[1]Many people have given valuable feedback to earlier versions of this article.  I want to thank Professors Jeffrey Blakely, Karl Jordell, Peter Stearns, Diarmaid MacCulloch, John Klus, Yi-Fu Tuan, Sean Perrone, Attorney Joan Korb and Dr. Kathy Zanella-Albright.  All errors are mine.

[2]Jean Delumeau, Sin and Fear: The Emergence of a Western Guilt Culture 13th-18th Centuries, (New York: St. Martin's Press, 1990.) 296-303.

[3]Lawrence Duggan, "Fear and Confession on the Eve of the Reformation."  Archiv fur Reformationsgeshichte. 75 (1984): 153-175.

[4]A survey of research done of confession can be found in Ronald K. Rittgers,  The Reformation of the Keys  (Cambridge: Harvard University Press, 2004),  29-46.  Rittgers accepts Duggan’s view that confession had scant influence.

[5]Thomas Tentler, Sin and Confession.  (Princeton:  Princeton University Press, 1976.)  This book focuses mostly on how confession was performed.  Of the sins, it only discusses lechery.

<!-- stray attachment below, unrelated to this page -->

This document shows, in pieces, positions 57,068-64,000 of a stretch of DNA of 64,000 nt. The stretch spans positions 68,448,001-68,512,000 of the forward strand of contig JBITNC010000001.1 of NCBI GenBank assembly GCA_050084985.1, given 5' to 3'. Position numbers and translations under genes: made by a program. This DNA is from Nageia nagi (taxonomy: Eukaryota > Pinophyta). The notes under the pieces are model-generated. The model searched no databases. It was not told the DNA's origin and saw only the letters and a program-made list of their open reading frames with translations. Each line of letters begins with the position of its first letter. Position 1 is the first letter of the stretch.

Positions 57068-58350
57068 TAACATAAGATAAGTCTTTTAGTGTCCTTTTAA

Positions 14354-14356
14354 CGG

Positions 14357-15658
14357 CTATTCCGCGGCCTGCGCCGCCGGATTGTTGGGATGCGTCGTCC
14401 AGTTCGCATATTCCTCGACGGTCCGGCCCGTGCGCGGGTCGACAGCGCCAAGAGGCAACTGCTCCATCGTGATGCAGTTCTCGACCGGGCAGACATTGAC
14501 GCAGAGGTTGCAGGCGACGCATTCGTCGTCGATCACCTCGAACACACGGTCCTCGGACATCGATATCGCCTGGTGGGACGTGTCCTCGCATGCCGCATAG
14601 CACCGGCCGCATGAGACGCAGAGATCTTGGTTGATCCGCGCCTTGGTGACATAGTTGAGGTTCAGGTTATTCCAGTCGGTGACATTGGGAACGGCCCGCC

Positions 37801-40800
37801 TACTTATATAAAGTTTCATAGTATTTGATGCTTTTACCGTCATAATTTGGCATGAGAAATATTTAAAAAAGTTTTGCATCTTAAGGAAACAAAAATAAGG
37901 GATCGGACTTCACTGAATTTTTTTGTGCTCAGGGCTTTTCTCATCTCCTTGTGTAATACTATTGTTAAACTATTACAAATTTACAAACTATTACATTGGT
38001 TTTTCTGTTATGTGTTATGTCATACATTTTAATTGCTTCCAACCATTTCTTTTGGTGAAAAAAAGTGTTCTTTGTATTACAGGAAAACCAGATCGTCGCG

[6]Jean Delumeau, Sin and Fear, (New York: St. Martin's Press, 1990.)  Delumeau discusses some of the sins, but for some utterly incomprehensible reason he leaves out pride.  More serious yet, he totally fails to discuss the role of love in late medieval religious psychology.  As a result, his work gives a far too gloomy picture of late medieval and early modern Christianity.  At least according to the normative literature, the pain, suffering and fear that Delumeau focuses on were limited to the beginning of the conversion process, and they only lasted for a while.  Once people passed to more advanced levels of conversion/scale of perfection, their motivation changed to love/pleasure, and they experienced religion and the performance of its virtues as an enjoyable recreation.  See for example, Walter Hilton, The Scale of Perfection, tr. by Dom Gerard Sitwell, O.S.B.  (London: Burns Oates, 1953), 258-259.